At the AstraZeneca sponsored-symposium, held in conjunction with Diabetes Asia 2019, a panel of distinguished speakers spoke about the importance of preventing cardiovascular (CV) and renal complications in patients with type 2 diabetes mellitus (T2DM), in addition to addressing glucose control. Chaired by Professor Dato’ Dr Mafauzy Mohamed, the panel discussed updated outcomes of landmark studies supporting the benefit of dapagliflozin (Forxiga®, AstraZeneca) in patients with T2DM.
In pregnant women with prediabetes or pregestational type 2 diabetes (T2D), metformin also yields protective effects on the risk of pre-eclampsia, as shown in two studies presented at the Society for Maternal-Fetal Medicine (SMFM) 40th Annual Pregnancy Meeting.
In a lecture tour series organised by Boehringer Ingelheim Malaysia, Professor Michael Cummings spoke on the latest linagliptin analyses that shed new light on the long-term safety profile of the dipeptidyl peptidase-4 (DPP-4) inhibitor across a broad range of patients with type 2 diabetes (T2D).
Nondiabetic renal disease (NDRD) in patients with diabetes is frequently caused by nephroangiosclerosis, and the risk of NDRD is high in the absence of diabetic retinopathy and in elderly patients with microhaematuria, as reported in a recent study. However, compared with NDRD, diabetic nephropathy (DN) is associated with worse renal prognosis and higher mortality.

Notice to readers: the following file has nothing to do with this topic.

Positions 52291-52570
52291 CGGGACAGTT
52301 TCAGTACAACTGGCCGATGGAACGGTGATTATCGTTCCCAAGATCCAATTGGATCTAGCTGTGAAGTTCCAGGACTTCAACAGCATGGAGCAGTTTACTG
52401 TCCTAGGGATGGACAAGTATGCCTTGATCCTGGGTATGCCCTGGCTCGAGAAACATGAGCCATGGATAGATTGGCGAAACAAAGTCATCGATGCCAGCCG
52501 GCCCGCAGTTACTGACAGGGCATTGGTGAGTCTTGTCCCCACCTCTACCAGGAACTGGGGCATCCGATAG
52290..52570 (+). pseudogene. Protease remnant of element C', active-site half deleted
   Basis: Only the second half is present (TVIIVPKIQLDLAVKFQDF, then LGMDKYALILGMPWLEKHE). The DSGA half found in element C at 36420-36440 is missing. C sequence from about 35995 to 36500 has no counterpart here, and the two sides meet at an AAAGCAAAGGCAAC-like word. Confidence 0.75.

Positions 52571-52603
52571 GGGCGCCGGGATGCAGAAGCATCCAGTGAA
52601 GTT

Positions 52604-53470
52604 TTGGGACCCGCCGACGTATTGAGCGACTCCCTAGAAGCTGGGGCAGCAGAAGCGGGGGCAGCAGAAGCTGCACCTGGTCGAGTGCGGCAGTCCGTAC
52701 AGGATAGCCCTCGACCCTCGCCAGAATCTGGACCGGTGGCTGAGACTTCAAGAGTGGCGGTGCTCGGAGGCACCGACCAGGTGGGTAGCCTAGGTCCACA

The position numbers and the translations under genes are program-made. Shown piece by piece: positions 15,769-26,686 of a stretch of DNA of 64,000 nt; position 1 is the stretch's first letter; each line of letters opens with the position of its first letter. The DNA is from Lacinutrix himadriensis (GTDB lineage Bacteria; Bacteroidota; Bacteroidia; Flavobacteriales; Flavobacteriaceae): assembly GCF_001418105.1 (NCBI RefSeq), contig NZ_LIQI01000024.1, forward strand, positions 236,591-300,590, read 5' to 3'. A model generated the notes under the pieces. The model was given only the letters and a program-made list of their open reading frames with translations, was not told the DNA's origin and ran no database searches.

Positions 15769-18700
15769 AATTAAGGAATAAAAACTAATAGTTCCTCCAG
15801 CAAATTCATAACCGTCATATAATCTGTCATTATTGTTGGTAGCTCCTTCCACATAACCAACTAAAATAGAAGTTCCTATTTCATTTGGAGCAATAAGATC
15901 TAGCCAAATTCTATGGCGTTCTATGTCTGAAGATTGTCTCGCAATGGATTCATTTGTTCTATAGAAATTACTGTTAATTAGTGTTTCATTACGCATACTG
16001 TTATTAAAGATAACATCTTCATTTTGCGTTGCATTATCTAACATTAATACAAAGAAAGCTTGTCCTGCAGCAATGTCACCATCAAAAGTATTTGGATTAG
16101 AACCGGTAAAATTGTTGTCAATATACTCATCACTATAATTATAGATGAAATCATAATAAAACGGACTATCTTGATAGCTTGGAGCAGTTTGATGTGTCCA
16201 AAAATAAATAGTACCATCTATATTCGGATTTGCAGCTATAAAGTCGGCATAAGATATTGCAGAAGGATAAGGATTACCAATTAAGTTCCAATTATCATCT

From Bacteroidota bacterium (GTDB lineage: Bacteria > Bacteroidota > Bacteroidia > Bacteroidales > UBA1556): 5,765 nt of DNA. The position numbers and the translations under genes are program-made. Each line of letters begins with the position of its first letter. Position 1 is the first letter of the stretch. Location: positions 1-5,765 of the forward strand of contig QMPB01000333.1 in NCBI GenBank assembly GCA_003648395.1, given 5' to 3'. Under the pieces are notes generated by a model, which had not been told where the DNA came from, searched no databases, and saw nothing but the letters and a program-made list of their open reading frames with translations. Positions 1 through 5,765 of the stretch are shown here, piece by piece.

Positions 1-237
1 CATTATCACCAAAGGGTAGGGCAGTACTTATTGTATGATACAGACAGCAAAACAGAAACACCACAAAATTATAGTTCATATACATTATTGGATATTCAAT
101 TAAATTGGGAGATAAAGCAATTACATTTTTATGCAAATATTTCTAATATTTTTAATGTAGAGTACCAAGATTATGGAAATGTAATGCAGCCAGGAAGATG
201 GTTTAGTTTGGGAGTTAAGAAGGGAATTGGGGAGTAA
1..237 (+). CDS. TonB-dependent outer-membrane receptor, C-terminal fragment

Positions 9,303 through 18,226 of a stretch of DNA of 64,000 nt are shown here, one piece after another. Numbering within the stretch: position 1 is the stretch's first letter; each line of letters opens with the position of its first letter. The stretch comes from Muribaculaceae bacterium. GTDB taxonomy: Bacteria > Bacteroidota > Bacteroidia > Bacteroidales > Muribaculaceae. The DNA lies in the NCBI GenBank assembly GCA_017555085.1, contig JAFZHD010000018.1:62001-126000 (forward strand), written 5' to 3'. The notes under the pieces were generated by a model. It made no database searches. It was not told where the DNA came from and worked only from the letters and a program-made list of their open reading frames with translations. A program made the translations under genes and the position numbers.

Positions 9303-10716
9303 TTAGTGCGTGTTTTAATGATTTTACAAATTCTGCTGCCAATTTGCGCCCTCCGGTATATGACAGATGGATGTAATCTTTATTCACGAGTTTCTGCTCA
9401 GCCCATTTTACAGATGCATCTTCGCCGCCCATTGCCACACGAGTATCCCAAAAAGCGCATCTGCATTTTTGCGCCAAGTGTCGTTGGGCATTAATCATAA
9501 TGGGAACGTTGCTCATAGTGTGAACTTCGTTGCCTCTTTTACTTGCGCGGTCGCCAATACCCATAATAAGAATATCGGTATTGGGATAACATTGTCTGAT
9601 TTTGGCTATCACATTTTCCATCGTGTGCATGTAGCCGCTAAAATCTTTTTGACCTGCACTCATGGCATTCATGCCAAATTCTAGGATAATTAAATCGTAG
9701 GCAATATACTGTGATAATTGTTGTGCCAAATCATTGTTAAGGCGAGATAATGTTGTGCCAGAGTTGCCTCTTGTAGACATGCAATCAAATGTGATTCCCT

Higher concentrations of distinct ceramide species, known to be linked to adverse metabolic health, are associated with cumulative sugar-sweetened beverage (SSB) consumption that contributes to the development of cardiometabolic diseases, suggests a study.
Impaired fasting glucose appears to be a stronger risk factor for type 2 diabetes mellitus (T2DM) than metabolic syndrome (MetS), reports a new Japan study. The coexistence of the two factors confers the highest T2DM risk.
A robust association exists between improvements in carbohydrate quality index (CQI) and concurrent favourable cardiovascular disease (CVD) risk factor changes maintained over time in overweight/obese adults with metabolic syndrome (MetS), according to a study.
Every-two-month injections of the long-acting cabotegravir + rilpivirine were noninferior to once-monthly injections for virologic suppression at 48 weeks in people living with HIV*, according to the ATLAS-2M** study presented at CROI 2020 — thus providing a potential option with more convenient dosing.
Sustained use of lopinavir-combined regimen appears to confer benefits among patients with the novel coronavirus disease (COVID-19), with improvement possibly indicated by increasing eosinophils, suggests a recent study.
COVID-19 is a novel disease, with no existing immunity. The virus can be transmitted from person to person, quickly and exponentially. Here’s what we can do to slow down the spread, if not contain the outbreak.